No trial date, no comment: family accused of staged hate crime left Canada in 2020
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Hey there, time traveller!
This article was published 20/07/2022 (195 days ago), so information in it may no longer be current.
Nearly two years after vowing they wanted “their day in court,” three members of a Winnipeg family accused of staging a hate crime at their now-defunct River Heights restaurant remain outside the grasp of Manitoba prosecutors.
Alexander and Oxana Berent and their son, Maxim Berent, were charged with public mischief after alleging their Corydon Avenue restaurant, BerMax Caffé and Bistro, had been the target of four antisemitic attacks in 2019.
Arguing they had no financial supports in the city and were being ostracized by the local religious community, the three accused were given court approval to relocate to Los Angeles in January 2020, with the expectation they would return to Winnipeg for trial the following October.
But as the trial date approached, and the COVID-19 pandemic was raging, the Berents, through their lawyers, told court they didn’t have the resources to comply with a 14-day quarantine requirement if they returned to Winnipeg.
Crown and defence lawyers agreed to cancel the trial, and issued warrants for the three accused on the understanding they would not be held in custody upon their return to Winnipeg or charged with failing to appear in court.
Today, with mandatory quarantine requirements no longer in place, there is no indication the three accused have plans to return to Winnipeg, and no new trial dates have been set.
“I have not heard ‘boo’ since the case was last in court (in October 2020),” Oxana Berent’s lawyer, Michael Lazar, said Tuesday. “I have not had any contact (with her) since very shortly after.”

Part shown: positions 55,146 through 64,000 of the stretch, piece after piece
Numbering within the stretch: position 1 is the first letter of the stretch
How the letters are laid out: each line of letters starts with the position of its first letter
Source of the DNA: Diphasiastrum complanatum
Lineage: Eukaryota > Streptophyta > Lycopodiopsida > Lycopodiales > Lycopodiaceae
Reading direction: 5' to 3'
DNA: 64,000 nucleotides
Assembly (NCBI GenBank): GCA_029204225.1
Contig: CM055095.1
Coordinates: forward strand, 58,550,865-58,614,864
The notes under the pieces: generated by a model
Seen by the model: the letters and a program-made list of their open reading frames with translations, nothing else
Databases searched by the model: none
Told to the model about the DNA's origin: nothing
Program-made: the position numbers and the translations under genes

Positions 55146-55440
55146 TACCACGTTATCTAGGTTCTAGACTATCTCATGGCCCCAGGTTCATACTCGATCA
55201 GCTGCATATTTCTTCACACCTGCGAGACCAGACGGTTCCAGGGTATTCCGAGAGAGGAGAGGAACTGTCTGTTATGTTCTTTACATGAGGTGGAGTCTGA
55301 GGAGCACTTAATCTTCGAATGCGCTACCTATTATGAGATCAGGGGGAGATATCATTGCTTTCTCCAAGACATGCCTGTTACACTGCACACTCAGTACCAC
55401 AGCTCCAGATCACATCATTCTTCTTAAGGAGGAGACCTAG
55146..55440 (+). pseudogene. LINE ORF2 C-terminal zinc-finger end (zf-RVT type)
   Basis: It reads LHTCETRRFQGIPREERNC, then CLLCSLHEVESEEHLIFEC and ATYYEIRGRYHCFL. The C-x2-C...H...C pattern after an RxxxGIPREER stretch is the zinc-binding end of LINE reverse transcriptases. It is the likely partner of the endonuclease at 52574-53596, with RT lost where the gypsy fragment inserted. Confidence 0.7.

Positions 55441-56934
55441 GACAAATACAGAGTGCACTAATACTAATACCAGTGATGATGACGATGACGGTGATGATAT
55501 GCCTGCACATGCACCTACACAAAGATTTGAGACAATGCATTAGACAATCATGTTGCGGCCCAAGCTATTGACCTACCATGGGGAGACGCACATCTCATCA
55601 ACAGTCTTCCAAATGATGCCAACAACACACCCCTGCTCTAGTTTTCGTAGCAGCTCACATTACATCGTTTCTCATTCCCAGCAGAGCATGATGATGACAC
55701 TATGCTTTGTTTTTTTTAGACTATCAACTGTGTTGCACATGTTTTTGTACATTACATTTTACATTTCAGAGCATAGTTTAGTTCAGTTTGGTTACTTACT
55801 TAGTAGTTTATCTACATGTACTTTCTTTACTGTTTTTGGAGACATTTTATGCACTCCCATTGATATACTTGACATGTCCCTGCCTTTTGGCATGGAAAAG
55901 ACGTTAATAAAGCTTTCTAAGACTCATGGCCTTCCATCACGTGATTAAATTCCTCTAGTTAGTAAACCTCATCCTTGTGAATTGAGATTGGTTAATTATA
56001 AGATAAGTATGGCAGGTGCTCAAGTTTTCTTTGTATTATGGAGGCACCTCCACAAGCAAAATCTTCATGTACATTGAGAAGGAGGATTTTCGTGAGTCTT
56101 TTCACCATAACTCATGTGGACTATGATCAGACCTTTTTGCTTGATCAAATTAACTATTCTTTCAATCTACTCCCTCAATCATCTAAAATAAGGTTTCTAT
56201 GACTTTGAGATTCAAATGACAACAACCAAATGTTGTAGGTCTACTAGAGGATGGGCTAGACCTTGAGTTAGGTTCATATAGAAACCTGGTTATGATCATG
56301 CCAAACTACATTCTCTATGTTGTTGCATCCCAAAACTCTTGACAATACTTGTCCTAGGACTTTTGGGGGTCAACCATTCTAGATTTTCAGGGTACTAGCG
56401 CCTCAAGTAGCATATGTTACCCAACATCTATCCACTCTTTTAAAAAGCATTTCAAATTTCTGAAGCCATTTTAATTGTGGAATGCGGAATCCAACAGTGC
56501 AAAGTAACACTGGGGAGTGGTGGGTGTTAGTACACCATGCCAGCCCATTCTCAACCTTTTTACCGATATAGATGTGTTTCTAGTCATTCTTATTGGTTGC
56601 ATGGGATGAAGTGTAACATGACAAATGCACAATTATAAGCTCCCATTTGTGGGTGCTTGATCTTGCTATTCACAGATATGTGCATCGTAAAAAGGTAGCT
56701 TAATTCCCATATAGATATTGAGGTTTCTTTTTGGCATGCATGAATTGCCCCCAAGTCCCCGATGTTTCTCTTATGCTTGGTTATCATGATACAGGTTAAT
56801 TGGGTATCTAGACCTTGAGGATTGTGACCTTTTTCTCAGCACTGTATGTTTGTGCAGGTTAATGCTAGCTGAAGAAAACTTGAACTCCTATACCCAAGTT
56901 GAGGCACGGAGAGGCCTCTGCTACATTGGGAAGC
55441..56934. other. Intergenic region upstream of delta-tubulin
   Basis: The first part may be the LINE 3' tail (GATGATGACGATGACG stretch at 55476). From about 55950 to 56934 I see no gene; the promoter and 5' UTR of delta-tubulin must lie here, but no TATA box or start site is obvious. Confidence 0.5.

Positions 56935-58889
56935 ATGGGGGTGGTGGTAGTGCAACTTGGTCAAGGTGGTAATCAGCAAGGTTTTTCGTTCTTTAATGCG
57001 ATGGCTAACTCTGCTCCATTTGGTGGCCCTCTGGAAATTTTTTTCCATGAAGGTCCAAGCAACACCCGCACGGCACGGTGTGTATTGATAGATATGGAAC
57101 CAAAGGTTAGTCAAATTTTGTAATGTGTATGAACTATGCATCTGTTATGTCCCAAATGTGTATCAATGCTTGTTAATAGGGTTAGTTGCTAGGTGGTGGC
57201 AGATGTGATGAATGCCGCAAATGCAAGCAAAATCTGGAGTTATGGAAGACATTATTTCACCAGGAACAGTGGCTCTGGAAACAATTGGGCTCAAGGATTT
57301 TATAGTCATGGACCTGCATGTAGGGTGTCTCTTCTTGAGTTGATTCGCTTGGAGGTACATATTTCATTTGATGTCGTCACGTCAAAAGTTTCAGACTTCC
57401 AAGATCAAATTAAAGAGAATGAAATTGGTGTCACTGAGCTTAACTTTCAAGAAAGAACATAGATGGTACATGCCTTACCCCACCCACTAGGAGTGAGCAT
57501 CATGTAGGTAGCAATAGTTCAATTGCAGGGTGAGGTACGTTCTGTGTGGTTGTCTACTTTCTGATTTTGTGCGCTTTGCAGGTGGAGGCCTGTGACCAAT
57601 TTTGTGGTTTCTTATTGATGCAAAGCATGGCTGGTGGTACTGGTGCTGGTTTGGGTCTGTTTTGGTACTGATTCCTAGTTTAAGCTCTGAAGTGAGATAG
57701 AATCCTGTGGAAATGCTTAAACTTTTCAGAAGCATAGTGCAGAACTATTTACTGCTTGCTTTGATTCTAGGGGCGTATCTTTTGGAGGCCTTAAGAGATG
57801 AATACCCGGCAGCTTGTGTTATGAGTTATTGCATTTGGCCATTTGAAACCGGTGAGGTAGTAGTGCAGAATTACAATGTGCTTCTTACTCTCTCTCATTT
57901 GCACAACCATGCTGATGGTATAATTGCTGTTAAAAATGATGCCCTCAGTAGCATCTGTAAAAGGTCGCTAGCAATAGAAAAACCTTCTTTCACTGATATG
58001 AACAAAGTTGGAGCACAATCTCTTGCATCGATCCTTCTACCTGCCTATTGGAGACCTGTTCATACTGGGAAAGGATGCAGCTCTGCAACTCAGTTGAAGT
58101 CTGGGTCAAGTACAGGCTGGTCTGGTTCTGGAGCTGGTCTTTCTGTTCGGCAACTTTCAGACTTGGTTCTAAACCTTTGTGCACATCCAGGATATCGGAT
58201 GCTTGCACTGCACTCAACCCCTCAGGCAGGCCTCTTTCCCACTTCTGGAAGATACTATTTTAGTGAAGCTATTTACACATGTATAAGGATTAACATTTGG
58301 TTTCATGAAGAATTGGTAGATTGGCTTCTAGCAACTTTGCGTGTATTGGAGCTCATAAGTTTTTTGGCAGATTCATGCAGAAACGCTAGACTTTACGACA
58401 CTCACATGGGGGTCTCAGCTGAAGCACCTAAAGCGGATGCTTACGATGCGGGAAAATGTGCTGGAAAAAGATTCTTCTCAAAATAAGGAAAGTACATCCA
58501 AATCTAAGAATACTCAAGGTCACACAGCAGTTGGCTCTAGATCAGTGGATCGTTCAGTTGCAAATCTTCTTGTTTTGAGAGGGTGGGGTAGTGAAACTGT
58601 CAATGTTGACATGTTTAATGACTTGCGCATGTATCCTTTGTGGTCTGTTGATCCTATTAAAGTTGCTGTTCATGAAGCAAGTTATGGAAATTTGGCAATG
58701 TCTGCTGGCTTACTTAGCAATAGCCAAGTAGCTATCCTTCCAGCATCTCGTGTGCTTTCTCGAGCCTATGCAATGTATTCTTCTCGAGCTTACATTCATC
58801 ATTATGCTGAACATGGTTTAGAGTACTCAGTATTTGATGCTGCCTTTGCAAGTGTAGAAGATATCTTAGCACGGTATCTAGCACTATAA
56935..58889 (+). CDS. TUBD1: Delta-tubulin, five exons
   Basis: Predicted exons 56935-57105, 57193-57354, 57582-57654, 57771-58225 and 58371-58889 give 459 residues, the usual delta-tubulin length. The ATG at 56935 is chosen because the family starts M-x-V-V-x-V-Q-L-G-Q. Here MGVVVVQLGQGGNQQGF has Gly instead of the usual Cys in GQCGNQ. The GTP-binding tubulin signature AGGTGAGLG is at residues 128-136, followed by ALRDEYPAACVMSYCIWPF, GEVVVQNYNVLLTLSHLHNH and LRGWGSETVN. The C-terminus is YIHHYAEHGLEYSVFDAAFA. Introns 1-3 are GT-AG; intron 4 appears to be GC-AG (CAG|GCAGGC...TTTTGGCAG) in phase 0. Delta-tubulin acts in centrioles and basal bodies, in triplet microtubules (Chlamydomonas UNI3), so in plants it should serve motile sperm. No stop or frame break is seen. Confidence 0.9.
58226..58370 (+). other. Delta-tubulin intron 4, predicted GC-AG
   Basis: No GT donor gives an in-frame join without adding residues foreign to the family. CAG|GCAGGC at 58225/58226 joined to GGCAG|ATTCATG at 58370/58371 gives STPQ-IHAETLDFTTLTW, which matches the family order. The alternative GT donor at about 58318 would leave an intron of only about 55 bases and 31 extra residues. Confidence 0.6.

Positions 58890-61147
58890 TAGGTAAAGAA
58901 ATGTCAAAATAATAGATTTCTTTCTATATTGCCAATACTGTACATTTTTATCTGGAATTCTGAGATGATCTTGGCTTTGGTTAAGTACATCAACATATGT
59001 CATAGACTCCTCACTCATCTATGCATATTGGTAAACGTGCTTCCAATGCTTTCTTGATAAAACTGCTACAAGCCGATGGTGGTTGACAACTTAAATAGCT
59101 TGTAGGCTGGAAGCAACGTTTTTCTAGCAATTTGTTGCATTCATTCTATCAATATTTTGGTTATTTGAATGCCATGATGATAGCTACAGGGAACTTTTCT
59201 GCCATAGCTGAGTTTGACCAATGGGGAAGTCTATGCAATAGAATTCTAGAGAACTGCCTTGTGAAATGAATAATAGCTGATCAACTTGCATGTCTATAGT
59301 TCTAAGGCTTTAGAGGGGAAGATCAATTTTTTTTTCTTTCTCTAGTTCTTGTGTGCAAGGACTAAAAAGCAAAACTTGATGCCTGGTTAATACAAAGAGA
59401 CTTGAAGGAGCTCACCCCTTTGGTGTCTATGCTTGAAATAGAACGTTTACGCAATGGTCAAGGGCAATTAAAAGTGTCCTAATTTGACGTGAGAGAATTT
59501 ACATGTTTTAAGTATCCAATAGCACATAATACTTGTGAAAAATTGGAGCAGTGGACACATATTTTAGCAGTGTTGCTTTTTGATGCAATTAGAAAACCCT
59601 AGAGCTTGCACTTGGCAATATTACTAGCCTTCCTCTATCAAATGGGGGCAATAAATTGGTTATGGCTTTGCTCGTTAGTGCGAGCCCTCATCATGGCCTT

Lawyer Phil Cramer represented Alexander Berent at the October 2020 hearing. He told the Free Press at the time the three accused “maintain their innocence and want their day in court.”
Asked recently if he had been in contact with Berent or was aware of any plans to return to Winnipeg, Cramer told the Free Press: “No comment.”
The status of the case remains unchanged, said Crown attorney Mike Himmelman.
“Our position is they are guilty, as before,” he said. “There is a warrant still outstanding and no court date has been set.”
The offence of mischief is punishable by up to five years in prison, thus meeting the threshold for extradition proceedings, said University of Manitoba law Prof. Gerard Kennedy.
Whether justice officials would seriously consider the option is “debatable.” Extradition is a long and expensive process and normally reserved for more serious crimes.
“Whether or not the attorney general of Manitoba wants to go through the process will ultimately be a policy decision,” Kennedy said.
Police arrested the trio in April 2019, days after they alleged Oxana had been assaulted during a break-in at the restaurant. The family claimed robbers trashed the restaurant, spray-painted the word “Jew” on the floor and sketched a swastika on a wall.
Security video from multiple locations cast doubt on the family’s claims, police alleged in search warrant documents filed with the court.
“Based on the information contained in this affidavit, I believe it is reasonable that on April 18, 2019, Alexander Berent, Oxana Berent and Maxim Berent committed public mischief by staging the commercial robbery/hate crime at their business,” a Winnipeg Police Service officer wrote in a May 2, 2019 affidavit supporting a search warrant application to seize BerMax’s Wi-Fi routers.
“This staged crime caused police to enter into a significant investigation based on false information.”
Other court records reviewed by the Free Press showed the café was facing serious financial troubles in the lead up to the alleged crime, including six-figure debts, lawsuits, a real estate lien, and an inability to sell the restaurant or consistently make rent.
Someone once said a journalist is just a reporter in a good suit. Dean Pritchard doesn’t own a good suit. But he knows a good lawsuit.